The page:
c) undoubted competencies and an ability to think out of the box. Vishnu Lutchmeenaraidoo turned conventional wisdom on taxation, fiscal revenues and Fabian socialism on its head in the eighties. More particularly in the Lepep government, with two former Ministers of Finance around, the MOFED has the breadth of understanding of economic development and financial management issues to keep all other voices awed and subdued.
d) trust of partners at various levels. Staffers in MOFED and correspondents in most Ministries will already be relieved that the technocratic, overbearing IMF-style Budget frameworks, that the December rush with considerable overtime in the wrong season, are things of the past. A Rainmaker has also to earn the trust of oligarchy, international investors and local private sector in all its hues and complexities.
e) an ability to weave a storyline for the population. This is perhaps the single indispensable sine qua non for a Rainmaker. A suave ability to reassure, to cajole and to ooze confidence in a shared future, while not excluding firmness where it matters. In older days, this might have been termed management of public opinion.
Coming into office, VL immediately brought in his familiar team of the eighties and made sure the financial elements of electoral pledges were held. It might cripple his financial manoeuvering room but he knew, with the Parliamentary majority in hand and the dismal state of the Opposition, that he would have a fantastically unencumbered political horizon. The MMM has enmeshed itself in bitter leadership squabbles, while the LP’s horizon for a reconnect with its core values and principles may drag out for a while.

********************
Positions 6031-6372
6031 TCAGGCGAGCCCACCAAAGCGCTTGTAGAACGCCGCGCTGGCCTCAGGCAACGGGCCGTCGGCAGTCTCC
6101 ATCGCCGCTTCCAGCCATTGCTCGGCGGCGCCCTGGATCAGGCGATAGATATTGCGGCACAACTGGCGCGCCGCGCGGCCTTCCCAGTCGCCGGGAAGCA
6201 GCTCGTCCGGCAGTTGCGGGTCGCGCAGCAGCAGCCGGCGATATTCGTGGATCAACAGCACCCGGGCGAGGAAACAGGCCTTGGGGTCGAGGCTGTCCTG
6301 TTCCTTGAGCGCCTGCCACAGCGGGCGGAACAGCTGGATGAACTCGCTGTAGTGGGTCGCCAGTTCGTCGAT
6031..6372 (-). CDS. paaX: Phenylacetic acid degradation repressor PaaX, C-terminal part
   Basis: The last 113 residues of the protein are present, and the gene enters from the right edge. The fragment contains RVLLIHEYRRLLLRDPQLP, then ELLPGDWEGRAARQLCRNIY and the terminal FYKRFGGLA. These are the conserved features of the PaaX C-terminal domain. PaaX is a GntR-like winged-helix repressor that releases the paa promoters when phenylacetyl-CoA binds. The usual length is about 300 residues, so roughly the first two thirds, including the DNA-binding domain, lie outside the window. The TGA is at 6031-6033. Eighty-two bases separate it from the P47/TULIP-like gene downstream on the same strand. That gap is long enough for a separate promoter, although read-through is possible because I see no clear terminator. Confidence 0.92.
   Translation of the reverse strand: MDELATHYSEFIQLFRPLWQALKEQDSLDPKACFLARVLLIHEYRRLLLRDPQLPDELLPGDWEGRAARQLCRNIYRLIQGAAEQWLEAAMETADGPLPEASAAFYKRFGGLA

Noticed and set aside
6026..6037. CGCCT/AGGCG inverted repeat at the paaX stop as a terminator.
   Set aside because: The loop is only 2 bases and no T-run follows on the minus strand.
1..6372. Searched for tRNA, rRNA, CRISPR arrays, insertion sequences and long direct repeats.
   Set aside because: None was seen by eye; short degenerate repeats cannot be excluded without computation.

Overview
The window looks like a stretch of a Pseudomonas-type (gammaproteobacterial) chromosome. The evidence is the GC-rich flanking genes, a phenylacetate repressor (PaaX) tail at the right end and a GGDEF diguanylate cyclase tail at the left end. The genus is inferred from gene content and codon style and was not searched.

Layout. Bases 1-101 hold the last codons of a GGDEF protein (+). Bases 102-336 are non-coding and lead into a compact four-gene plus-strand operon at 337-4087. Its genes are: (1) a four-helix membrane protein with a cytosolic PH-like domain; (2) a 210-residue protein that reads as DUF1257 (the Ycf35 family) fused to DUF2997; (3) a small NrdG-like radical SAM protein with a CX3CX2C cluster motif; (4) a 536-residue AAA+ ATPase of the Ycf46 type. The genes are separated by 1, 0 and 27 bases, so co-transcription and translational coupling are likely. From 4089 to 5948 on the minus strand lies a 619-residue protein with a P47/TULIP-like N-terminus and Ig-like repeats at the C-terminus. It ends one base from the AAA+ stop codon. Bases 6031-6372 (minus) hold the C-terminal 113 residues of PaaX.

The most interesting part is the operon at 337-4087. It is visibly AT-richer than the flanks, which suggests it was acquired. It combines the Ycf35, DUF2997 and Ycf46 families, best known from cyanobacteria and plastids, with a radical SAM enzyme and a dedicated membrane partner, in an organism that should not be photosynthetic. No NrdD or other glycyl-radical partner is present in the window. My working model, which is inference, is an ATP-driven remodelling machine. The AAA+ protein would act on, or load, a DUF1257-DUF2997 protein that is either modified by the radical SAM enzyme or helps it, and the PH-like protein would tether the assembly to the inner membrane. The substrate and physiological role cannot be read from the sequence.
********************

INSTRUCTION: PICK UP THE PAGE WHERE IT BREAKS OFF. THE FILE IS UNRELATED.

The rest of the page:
Nobody would quibble, at least not yet, in Parliament or outside, about the escalating cost of living or the unprecedented devaluation of the rupee since January. If the Rainmaker has ample political latitude, the economic horizon to meet campaign pledges and ambitious targets of growth, productive employment and raising living standards is much shorter. And the population may have developed a snappier fuse.
So it was with considerable interest that the first Budget of the Rainmaker, after a long spell in retreat and meditation, was awaited. How then did he live up to the expectations? Clearly, the importance of “packaging” is evident as the references to “mega-projects”, “smart cities”, technopoles, and Marshall Plan testify. That aside, in any budget there are undoubtedly a guiding vision, strong points, moot areas and some unspelt domains. First then the strong points that emerge, with their riders: